Michelle: Well, my moods have been all over the place. One minute I’m angry, the next I’m crying. It’s a real treat for my family. (laughs)

Perimenopause can cause mood swings

and anxiety and depression (have this second part separate so it’s broken up and easier to read)

HCP: (Laughs softly) Trust me, I get it. Mood swings are common during menopause, as are anxiety and depression.

Michelle walking outside.

Michelle: I’ve found that going for a walk really helps me stabilize. What else can I do?

HCP nods his head in approval.

HCP: It’s great that you’ve discovered how much exercise and being outside can improve your mood.

Michelle walks followed by her taking deep breaths

In addition to walking, you may find a calming practice like yoga or meditation helpful. In a pinch, simply taking a few deep breaths can work wonders for anxiety.

Michelle going to a yoga class

Michelle: Thanks for giving me a reason to get back into yoga class. But I guess yoga won’t help me with another symptom I’ve had: irregular periods.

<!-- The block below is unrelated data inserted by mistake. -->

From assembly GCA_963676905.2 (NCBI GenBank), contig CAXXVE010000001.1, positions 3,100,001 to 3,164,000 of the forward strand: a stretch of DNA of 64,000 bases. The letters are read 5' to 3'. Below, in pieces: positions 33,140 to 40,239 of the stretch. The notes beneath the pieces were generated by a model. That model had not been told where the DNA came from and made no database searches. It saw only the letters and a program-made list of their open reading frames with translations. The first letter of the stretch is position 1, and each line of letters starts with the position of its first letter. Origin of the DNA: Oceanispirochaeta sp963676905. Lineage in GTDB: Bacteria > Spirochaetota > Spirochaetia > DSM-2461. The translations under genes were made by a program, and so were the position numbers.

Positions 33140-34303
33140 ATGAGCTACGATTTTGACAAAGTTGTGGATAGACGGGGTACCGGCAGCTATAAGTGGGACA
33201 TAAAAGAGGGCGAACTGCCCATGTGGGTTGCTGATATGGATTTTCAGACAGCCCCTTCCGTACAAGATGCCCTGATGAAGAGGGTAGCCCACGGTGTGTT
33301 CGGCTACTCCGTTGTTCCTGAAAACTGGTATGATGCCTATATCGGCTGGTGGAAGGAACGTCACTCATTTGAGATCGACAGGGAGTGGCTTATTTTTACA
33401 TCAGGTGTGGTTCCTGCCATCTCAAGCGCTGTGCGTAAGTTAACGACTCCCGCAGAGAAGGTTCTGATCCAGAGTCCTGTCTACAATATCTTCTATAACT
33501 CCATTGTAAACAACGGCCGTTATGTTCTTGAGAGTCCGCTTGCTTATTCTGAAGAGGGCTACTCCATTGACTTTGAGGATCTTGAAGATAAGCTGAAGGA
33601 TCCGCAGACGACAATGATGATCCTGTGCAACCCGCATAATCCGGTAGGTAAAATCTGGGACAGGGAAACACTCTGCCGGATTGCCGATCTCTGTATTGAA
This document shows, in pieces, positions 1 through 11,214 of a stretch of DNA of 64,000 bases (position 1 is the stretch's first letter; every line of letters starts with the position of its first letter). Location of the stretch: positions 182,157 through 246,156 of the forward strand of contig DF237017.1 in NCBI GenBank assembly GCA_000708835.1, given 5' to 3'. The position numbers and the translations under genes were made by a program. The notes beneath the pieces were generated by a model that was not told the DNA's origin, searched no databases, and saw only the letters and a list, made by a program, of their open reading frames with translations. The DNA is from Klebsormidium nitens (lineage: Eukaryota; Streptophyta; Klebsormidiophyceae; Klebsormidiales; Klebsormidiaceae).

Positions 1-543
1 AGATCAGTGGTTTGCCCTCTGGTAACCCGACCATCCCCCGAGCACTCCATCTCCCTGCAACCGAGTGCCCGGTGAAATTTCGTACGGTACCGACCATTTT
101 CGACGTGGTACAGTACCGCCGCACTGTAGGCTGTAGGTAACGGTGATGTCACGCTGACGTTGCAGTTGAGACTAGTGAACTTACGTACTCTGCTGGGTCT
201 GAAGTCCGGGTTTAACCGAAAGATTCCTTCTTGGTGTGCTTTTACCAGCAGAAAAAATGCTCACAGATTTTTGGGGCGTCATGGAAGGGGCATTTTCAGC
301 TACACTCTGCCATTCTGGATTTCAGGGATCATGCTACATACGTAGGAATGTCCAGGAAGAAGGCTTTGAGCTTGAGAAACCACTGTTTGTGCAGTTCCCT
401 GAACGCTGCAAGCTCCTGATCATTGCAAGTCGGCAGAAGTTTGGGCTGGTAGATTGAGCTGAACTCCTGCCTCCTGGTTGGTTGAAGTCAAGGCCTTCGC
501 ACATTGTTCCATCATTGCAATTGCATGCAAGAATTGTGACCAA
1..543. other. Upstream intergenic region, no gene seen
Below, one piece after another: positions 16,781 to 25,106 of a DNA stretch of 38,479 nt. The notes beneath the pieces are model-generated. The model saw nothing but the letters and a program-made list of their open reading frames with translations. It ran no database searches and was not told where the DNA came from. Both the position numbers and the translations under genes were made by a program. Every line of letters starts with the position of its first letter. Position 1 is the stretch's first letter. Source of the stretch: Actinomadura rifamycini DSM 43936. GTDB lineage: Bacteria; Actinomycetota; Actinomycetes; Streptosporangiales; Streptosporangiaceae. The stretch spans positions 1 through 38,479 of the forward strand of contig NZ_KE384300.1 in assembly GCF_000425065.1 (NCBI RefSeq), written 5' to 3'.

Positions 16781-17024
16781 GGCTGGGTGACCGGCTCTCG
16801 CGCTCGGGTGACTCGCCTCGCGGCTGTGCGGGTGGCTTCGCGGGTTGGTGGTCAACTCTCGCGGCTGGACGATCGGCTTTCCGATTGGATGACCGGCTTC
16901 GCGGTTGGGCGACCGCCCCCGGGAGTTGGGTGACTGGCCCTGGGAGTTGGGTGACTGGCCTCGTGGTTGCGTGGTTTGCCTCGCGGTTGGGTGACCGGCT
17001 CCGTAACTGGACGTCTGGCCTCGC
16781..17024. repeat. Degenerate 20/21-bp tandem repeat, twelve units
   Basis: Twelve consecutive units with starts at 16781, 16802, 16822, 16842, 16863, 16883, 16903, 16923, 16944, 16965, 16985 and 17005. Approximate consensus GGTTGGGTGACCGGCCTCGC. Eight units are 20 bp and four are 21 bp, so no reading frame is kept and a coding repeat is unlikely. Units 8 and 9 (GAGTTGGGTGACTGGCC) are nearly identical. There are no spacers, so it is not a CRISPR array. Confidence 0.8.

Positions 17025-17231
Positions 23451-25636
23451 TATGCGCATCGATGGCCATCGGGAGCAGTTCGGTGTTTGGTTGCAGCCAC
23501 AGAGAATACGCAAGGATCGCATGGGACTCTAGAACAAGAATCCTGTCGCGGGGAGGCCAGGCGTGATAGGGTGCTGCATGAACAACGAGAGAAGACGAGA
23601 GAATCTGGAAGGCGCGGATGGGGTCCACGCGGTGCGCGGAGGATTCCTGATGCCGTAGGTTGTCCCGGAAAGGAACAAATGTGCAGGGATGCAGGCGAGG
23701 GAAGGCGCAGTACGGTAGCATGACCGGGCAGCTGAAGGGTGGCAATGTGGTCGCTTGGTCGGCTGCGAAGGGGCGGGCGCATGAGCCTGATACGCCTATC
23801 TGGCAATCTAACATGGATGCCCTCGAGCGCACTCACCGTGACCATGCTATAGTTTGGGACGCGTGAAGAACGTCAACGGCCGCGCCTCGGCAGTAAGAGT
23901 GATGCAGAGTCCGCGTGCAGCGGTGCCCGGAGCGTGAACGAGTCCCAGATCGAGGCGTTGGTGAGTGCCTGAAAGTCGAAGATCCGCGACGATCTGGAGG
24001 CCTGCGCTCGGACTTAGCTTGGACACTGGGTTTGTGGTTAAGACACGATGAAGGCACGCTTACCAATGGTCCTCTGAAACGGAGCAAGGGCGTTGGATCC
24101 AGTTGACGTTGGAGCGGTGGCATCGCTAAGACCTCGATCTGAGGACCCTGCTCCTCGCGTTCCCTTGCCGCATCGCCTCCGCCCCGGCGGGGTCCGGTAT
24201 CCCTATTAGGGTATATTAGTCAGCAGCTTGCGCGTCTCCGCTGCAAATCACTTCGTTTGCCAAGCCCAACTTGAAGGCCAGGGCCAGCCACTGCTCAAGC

(SUPER) About 7 out of 10 women have irregular periods

Michelle takes a tampon from her purse

Healthcare Professional: I was going to ask about your period. Many women find that their periods become less regular as they go through menopause. It’s a good idea to have pads or tampons with you at all times, as you may spot or get your period when you don’t expect it.

Michelle writing her period on a calendar

Also, I’d like you to keep track of your periods, including how heavy they are. In this way, we will be able to identify any warning signs.

Michelle looks embarrassed

Michelle: There’s one more thing I wanted to mention, but it’s a little embarrassing.

Let’s go back to the conversation with both people or the picture of the healthcare professional

HCP: Please don’t be embarrassed. I’ve already heard everything.

People in bed with blankets covering their bodies and looking miserable

Michelle: I had some, uh, discomfort during sex with my husband. It’s never been a problem before, but I’m assuming it’s menopause related?

Most postmenopausal women experience it

vaginal dryness

pain during sex

Healthcare Professional: It is, and it is very common, especially later in the menopausal transition. Due to decreased levels of the hormone estrogen, many women experience vaginal dryness or irritation which can make sex less enjoyable.

Let’s go back to the two people in the office

Michelle: Is there anything I can do?

A bottle of lube, then an image of Michelle and a man sitting on a bed talking.